Before I get into analyzing it, I have to admit that Jerry's article disappointed. I used to listen to him on the radio all the time. While I agreed with about 1% of what he said, I was also greatly admiring his intellect and his obvious depth of reading. He's a very smart guy and you DON'T want to tangle with him unless you've done your homework very very well. If you don't prepare, you'll loose and be out the door before you even knew what happened.
Jerry is the guy who turned me onto Peter Kreeft's book Socratic Logic. Great book. Kreeft takes the reader on a tour of Aristotelian (i.e. "classical") logic and - for the purposes of this posting, let me point this out - the range of logical fallacies possible.
Unfortunately Jerry constructs an easily discernible logical fallacy (sorry, Jerr. but you're smarter than this).
He begins by pointing out the good news regarding US life expectancy:
It turns out that Americans are living longer than they did at any time in the nation’s history. The average lifespan is just shy of 78 years, with women living slightly longer than 80 years. Males and females, blacks and whites — we’re all living longer than ever before.All good news, of course. But then Jerry commits the fallacy:
So what’s all this noise coming out of D.C. and the left-wing media about how terrible our health-care system is? Why are we told of its unsustainability, its inherent greed and corruption, and its tolerance for tonsillectomy mills? Watching all this hand-wringing, one might think that Americans had the highest death rates ever recorded, rather than the lowest.The fallacy here is that it's entirely possible for our health care system to be less-than-acceptable while still producing the highest lifespan in our history (more on that later). Those two things aren't mutually exclusive.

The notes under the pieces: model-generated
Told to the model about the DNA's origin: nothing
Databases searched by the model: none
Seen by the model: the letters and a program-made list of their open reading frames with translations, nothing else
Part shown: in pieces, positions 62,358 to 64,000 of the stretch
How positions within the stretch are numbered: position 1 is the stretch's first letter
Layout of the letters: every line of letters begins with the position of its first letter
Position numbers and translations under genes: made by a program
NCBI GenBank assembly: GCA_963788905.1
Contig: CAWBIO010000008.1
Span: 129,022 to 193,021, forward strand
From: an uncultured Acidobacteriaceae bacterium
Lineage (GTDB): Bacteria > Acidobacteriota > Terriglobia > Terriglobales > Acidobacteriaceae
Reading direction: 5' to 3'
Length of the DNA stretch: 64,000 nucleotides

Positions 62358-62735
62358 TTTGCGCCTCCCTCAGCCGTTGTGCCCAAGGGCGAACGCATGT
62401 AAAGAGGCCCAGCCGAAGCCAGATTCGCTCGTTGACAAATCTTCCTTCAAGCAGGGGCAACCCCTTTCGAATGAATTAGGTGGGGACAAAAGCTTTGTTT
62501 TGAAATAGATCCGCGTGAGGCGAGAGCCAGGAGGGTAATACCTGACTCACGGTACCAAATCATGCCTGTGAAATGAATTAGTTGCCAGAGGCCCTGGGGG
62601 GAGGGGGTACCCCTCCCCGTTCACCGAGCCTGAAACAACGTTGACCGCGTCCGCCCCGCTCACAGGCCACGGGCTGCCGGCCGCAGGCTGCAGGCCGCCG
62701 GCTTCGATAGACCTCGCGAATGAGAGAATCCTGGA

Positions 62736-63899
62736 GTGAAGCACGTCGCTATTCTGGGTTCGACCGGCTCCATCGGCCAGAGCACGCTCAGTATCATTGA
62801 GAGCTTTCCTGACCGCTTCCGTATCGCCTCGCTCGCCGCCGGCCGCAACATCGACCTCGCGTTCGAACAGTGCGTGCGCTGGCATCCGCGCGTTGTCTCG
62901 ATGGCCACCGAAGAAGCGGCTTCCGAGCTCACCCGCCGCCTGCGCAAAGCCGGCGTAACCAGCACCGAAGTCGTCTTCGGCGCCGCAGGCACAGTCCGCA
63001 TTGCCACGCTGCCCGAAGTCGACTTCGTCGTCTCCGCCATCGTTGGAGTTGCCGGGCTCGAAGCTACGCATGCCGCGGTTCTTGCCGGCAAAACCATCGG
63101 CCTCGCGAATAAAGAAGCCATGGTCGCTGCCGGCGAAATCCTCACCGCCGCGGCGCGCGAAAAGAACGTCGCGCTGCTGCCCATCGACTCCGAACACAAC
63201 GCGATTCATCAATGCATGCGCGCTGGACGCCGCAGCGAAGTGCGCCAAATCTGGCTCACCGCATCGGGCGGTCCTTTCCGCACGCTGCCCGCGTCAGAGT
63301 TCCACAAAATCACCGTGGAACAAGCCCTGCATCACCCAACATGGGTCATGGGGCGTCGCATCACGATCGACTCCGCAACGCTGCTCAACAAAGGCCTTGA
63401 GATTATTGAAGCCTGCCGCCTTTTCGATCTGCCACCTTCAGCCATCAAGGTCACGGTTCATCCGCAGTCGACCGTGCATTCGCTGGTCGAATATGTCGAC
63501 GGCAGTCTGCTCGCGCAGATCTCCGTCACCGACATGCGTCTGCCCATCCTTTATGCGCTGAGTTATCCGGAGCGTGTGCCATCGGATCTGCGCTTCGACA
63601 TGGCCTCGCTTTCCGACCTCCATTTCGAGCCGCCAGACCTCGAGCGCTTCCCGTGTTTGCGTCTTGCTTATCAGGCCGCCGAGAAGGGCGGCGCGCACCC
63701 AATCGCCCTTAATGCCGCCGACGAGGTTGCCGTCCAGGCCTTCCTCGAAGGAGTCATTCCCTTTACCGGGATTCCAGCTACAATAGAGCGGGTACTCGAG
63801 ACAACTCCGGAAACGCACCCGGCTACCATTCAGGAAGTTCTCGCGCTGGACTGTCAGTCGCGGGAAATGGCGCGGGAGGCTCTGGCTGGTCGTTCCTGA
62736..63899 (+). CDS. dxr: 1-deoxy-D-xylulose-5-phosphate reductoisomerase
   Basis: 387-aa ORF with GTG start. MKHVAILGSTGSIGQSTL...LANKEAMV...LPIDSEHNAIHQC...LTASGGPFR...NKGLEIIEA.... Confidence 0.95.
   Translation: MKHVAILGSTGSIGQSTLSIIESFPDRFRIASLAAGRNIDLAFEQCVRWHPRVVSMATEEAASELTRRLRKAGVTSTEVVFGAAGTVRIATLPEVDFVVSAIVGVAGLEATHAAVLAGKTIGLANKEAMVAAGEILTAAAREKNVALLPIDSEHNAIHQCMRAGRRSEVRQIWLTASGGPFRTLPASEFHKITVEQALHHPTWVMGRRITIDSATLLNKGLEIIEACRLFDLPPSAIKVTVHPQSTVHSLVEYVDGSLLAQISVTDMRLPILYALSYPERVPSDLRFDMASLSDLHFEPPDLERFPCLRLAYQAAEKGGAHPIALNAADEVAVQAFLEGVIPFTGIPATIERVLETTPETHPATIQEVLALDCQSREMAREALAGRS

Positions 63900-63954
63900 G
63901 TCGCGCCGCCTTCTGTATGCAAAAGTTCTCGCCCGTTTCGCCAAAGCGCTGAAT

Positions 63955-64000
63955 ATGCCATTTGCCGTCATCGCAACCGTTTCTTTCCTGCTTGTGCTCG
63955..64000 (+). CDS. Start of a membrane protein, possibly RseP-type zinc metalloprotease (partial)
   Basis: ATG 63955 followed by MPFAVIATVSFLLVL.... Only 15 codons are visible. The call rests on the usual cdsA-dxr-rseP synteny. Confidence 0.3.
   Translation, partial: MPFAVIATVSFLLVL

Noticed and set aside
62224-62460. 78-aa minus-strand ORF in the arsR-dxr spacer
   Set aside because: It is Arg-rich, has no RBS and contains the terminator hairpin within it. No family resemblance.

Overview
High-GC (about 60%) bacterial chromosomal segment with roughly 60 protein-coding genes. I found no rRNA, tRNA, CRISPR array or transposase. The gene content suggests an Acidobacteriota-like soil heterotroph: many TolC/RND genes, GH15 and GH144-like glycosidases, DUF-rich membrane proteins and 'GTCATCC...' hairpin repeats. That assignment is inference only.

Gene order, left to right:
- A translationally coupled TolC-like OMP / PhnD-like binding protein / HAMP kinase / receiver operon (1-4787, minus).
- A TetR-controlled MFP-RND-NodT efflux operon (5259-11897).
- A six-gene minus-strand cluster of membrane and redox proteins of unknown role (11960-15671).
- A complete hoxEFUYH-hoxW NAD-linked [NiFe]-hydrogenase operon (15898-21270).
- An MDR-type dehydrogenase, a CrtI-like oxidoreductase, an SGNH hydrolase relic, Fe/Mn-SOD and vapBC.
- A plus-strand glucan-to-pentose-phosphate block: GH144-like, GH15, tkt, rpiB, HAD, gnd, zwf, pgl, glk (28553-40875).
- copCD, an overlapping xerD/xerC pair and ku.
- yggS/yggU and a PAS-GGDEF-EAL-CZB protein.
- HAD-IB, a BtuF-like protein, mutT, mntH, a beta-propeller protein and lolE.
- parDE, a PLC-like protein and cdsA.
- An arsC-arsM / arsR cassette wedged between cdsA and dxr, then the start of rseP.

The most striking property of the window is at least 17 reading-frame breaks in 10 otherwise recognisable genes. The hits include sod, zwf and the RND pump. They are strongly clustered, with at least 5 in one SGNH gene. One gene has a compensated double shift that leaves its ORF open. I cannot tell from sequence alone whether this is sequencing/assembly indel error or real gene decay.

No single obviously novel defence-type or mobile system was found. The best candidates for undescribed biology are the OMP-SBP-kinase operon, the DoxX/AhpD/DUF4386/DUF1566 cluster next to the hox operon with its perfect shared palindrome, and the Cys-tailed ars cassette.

Jerry's fallacy is that he writes as if they were.
Here's an example that may clear things up: my chess game is pretty mediocre. If I studied any of the chess books on my bookshelf my chess game would undoubtedly get better. Let's assume for the sake of the argument that I studied hard and made my game better than it ever was.
That does not mean I'd have a good chess game, however. It might be, it might not be, there's no way to know. All I'd know is that it would just be better than it was. See how that works?
That's what Jerry did. He used the comparative "better" without putting it into an understandable framework and then skewed what he was comparing. Just because it's better than it was doesn't mean it's good.
Jerry ends with this:
The cable-television pundits remind us that we’re spending about 16 percent of our national output on health care, and conclude that this is some kind of national scandal. Why? What percentage should we be spending? Is 10 percent more acceptable? Is 5 percent?The fallacy here is that he's comparing the US with only less prosperous countries. Omitting other prosperous ones (did you notice that?) as if to say that those are the only options.
Let’s be clear: Prosperous countries spend more on doctors and medicine than non-prosperous ones. The poor allocate almost everything they earn to food, rent, and clothes, and have little to spend on medicine and even less to squander on fun. When a nation gets wealthy, however, food, roofs, and pants become less of a cost issue, while more money is funneled to matters such as health.
Our great-grandparents spent much less than 16 percent of GDP on health care, and they barely made it into their 60s. Would any of you willingly give back 20 years in exchange for less health-care spending?
So how does the US fare compared to other industrialized nations in terms of life expectancy and health care costs as percentage of GDP?
NOT as well as Jerry would like you think. According to the CIA Factbook the US ranks 50th among countries across the world (35th among UN member states) in terms of life expectancy. Behind Japan, Canada, Switzerland and so on.
And how does the US compare in Health Care spending as a percentage of GDP? According to this article in the NYTimes (which gets its data from the Organization for Economic Cooperation and Development) we're way way way ahead of the pack.
For the year 2007 (the last for which data is available) the percentage is about 16% - much higher than any of the other prosperous countries listed.
So we're paying more for it than anyone else on the planet and yet our life expectancy (though higher than it's ever been) is not the highest on the planet. Not even close.
See the fallacies in Jerry's argument now?